Dr Pablo Arboleda
- Research Associate (School of Geographical & Earth Sciences)
My educational history spanning Architecture, Heritage, and Urban Studies has shaped an interdisciplinary approach to the study of modern urban ruins in a European context, affording me growing profile in cognate fields such as Cultural Geography, Contemporary Archaeology, and Visual Arts. Firstly, my Master thesis delved into abandoned buildings in Berlin and the subculture of urban exploration; further, my PhD was a study of unfinished public works in Italy that have been reimagined as an architectural style by a group of engaged artists. Building from the increasing aestheticisation of ruins, my current research project examines what happens when derelict sites are repurposed through minimal architectural intervention, envisioning them as 'ready-made' facilities for new collective activities.
- Post-industrial societies, 2008 economic crisis, and failed architecture
- The neoliberalisation of the city and the loss (and creation) of heritage identity
- Photo and video documentation, aestheticisation of decay and visual culture
- Urban exploration, embodied experiences, psychogeography, and emotion and affect
- Entropy and non-traditional approaches to material conservation
- Re-occupation, community collaboration and bottom-up decision-making
- Ethnography and participatory methodologies
- Creative scientific writing
'Utility after abandonment: The modern urban ruin as cultural asset and public space' - Postdoctoral Research Fellowship (Urban Studies Foundation, 2018-2021). This project investigates what happens when derelict sites undergo diverse kinds of transformation into new cultural assets, and how utility during transition is actually of general significance in urban change. Through a series of situated inquiries in four different cities (Glasgow, Madrid, Berlin, Athens), I study the multivariate roles of socially engaged activists, culture‐brokers, and local institutional stakeholders in a complex urban process where architectures of abandonment acquire new social meaning and value. Within the contemporary European experience of crisis, identity and cohesion, this research examines the possibility to reoccupy modern ruins creatively and collaboratively, as public spaces to rebuild communities, alliances and solidarities.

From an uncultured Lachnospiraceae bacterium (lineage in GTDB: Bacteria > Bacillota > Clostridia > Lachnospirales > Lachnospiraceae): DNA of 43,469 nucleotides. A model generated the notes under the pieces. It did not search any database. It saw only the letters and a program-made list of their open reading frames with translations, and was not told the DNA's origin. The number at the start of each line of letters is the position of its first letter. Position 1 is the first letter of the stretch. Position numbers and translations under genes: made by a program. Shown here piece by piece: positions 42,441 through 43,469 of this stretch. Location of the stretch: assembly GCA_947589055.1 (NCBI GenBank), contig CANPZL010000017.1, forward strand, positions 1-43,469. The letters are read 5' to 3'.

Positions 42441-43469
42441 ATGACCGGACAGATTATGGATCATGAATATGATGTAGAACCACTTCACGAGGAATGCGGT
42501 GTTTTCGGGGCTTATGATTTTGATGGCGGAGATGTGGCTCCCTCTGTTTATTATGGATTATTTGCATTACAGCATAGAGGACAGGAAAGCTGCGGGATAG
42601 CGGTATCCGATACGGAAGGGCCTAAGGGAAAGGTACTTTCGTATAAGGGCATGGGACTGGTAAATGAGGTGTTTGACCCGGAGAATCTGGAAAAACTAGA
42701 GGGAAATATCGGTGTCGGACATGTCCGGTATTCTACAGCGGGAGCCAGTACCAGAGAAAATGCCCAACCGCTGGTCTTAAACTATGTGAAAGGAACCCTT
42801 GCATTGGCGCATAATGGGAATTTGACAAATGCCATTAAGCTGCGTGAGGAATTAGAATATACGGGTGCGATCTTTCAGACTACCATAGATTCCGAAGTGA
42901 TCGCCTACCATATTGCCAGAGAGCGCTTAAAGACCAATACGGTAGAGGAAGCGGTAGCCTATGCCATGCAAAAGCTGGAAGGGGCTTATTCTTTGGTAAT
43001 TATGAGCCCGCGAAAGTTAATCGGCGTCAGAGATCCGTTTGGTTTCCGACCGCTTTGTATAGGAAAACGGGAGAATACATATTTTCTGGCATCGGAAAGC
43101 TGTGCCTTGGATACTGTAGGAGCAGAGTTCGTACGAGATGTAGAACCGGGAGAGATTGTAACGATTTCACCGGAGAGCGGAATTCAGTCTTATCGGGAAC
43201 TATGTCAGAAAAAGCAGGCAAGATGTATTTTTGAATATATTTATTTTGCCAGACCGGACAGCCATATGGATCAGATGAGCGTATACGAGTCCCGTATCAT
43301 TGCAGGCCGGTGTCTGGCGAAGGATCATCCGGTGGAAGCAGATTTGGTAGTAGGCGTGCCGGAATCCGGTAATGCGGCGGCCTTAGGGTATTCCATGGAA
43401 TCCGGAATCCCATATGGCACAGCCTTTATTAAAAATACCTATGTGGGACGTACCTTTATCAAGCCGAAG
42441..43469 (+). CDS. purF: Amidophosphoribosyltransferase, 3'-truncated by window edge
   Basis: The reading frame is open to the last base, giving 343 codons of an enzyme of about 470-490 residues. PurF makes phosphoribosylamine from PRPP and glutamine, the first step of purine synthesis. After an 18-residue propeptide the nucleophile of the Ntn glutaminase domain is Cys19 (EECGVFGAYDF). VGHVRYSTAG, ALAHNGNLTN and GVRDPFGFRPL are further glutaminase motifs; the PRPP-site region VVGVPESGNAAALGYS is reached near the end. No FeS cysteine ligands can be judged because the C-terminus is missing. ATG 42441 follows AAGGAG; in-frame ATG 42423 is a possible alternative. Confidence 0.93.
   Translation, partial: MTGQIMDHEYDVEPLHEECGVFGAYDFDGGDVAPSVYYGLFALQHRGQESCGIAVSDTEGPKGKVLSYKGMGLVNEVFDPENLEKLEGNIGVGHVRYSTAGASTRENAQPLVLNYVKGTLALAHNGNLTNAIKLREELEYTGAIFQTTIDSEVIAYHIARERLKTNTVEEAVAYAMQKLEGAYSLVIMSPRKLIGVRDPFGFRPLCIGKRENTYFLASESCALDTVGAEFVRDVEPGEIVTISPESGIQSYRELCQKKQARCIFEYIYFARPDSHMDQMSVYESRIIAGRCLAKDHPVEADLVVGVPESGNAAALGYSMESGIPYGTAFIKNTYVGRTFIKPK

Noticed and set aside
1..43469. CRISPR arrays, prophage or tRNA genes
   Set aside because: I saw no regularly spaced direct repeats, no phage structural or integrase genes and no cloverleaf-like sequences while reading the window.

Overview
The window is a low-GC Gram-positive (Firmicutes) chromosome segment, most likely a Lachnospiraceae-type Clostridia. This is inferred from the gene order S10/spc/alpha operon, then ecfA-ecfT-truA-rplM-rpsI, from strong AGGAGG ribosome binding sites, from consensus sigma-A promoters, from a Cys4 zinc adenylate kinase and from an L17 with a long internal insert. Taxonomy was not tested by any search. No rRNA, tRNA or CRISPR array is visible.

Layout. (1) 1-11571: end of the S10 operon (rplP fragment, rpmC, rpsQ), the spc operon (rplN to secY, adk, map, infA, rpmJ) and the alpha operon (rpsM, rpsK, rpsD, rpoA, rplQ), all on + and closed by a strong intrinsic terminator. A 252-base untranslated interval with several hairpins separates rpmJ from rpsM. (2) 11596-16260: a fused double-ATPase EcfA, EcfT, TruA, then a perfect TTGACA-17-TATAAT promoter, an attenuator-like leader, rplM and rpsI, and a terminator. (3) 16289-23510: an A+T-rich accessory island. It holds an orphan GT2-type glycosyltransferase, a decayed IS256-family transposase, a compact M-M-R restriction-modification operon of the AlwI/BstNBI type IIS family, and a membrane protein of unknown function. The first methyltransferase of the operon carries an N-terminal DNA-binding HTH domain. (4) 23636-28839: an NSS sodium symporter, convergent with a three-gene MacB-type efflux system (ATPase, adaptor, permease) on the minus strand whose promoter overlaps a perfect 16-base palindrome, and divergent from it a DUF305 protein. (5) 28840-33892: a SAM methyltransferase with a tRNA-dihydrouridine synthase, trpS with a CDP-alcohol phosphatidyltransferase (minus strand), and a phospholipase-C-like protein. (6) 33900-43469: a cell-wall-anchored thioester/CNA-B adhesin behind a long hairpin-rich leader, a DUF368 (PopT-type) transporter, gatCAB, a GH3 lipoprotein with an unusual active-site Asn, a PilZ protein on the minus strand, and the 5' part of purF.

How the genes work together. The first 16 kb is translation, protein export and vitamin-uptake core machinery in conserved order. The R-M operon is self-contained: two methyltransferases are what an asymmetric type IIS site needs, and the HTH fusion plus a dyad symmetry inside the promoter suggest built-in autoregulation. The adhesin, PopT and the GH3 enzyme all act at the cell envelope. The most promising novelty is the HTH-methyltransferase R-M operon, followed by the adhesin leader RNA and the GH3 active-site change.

'Reckoning with Incompiuto Siciliano: Unfinished public works as modern ruins and all which it entails' - Thüringer Graduiertenförderung Doctoral Scholarship (Bauhaus University Weimar, 2015-2017). During the last 50 years, and due to the dilapidation of public funds, hundreds of unfinished public works have been erected Italy. In 2007, the group of artists Alterazioni Video declared these ruins a formal architectural style – 'Incompiuto Siciliano' – a creative re-interpretation that conveys the recovered dignity of these spaces. My research project embraced the artists’ argument to develop a complete study of the present case, embedding it within the main debates on modern ruins at present. This work contributed to the revalorization and eventual recommissioning of unfinished sites by validating Incompiuto Siciliano in the realm of artistic, cultural and aesthetic practices.